From the Divinesahajayoga Blog
In ancient Greece, Socrates was reputed to hold knowledge in high
esteem. One day an acquaintance met the great philosopher and
“Socrates, do you know what I just heard about your best friend?”
“Hold on a minute,” Socrates replied. “Before telling me anything
I’d like you to pass a little test. It’s called the Triple Filter
“That’s right,” Socrates continued. “Before you talk to me about
my friend, it might be a good idea to take a moment and filter
what you’re going to say. The first filter is Truth. Have you
made absolutely sure that what you are about to tell me is true?”
“No,” the man said, “actually I just heard about it and…”
“All right,” said Socrates. “So you don’t really know if it’s
true or not. Now let’s try the second filter, the filter of
Goodness. Is what you are about to tell me about my friend
“No, on the contrary…”
“So,” Socrates continued, “you want to tell me something bad
about him, but you’re not certain it’s true. You may still pass
the test though, because there’s one filter left: the filter of
Usefulness. Is what you want to tell me about my friend going to
be useful to me?”
“No, not really.”
“Well,” concluded Socrates, “if what you want to tell me is
neither true nor good nor even useful, why tell it to me at all?”
This is why Socrates was a great philosopher and held in such
November 28th, 2005
Some months ago the death of one of Uluru’s (Ayers Rock’s) senior traditional owners, led to a national embarrassment for the Northern Territory Chief Minister, Mr. Denis Burke. It showed the true colours of those who are intent on making money out of Uluru regardless of its spiritual significance or respect for those who value it for its true nature.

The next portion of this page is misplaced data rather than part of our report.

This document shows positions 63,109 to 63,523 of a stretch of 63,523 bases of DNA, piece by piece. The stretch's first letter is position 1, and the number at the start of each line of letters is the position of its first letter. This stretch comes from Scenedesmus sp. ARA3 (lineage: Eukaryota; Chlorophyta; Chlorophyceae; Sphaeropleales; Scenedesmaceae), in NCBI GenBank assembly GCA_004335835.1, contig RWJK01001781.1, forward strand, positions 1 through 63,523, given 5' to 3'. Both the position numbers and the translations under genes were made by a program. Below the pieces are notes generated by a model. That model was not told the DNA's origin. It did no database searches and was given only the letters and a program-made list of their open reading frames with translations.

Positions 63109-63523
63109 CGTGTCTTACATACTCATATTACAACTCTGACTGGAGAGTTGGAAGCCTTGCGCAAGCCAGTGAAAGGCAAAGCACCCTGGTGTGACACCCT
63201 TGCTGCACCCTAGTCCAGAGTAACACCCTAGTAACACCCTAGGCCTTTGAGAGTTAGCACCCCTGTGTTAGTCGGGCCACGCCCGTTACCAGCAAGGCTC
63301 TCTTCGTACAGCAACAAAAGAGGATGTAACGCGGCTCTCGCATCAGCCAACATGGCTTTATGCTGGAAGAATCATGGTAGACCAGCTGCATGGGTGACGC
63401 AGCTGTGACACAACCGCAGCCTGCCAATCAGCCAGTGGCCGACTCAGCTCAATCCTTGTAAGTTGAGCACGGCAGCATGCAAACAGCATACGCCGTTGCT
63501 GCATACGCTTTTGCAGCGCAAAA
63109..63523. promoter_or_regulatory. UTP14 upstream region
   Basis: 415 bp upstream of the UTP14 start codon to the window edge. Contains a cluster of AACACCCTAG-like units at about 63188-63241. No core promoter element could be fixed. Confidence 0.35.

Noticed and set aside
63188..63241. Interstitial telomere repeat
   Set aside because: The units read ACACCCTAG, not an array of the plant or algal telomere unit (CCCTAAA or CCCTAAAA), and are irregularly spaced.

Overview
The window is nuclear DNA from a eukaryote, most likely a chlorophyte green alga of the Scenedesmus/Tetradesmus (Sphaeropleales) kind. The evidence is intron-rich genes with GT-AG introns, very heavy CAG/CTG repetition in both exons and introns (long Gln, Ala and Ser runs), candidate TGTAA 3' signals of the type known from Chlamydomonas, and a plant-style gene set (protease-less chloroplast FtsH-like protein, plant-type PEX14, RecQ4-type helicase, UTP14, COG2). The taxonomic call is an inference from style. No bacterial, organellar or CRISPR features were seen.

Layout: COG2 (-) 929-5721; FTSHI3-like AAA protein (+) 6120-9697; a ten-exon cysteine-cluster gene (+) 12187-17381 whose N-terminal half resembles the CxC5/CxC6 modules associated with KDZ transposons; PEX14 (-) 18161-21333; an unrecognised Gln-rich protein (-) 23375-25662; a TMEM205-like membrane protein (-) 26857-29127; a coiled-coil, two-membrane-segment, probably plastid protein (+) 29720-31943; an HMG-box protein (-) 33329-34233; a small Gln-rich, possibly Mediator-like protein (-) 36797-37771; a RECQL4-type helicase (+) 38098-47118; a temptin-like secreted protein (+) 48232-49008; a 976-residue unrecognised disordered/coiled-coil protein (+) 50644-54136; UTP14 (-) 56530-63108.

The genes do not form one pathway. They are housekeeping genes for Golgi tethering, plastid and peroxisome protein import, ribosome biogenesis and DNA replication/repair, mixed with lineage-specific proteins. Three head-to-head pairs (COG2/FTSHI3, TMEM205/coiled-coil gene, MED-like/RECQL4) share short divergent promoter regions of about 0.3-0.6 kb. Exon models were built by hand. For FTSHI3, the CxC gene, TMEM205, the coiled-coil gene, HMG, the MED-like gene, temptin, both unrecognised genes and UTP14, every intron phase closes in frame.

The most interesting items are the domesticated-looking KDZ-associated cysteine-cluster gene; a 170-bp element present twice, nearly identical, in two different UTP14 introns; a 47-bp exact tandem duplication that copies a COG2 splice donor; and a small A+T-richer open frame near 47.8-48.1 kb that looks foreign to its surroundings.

Mr. Denis Burke personally flew to Alice Springs to urge traditional owners to allow tourists to climb the rock even though it was closed as a sign of respect for the passing of a great man, a man who had encouraged the two cultures to work together for the benefit of all. The man, who cannot be named for cultural reasons, was also a strong supporter of the compromise that allowed visitors to climb Uluru – but only after being told they did so against the wishes of the traditional owners.
Read the complete KoR article: ULURU: A Cathedral in the Desert
This begs the question: “Is the government purely interested in profits, or do they want to enrich the experience of the tourists by helping them appreciate the glory of this ancient and sacred site which is held dear by the traditional owners?”
As with many spiritual beliefs of the creation, the Pitjinjara and Yankajara people known as Anangu believe in 2 levels of the universe, heaven and earth. In the celestial world of Ilkara or heaven reside heroic ancestors. During the creation time Tjurkurpa these heroes lived on earth. They found the spirit or essence in all life.
In the beginning the earth was flat and there were no marks on the land, as the Tjurkurpa people travelled the land they performed great deeds of creation and destruction. This was still the creation time and as the waters receded the Mother earth gave forth a huge rock singular and complete. For thousands of years this rock stood alone in the heart of Australia, as if protecting the Mother earth which had given it life. Gaining its strength and powers from her, vibrating the atmosphere with innocence and peace.
November 28th, 2005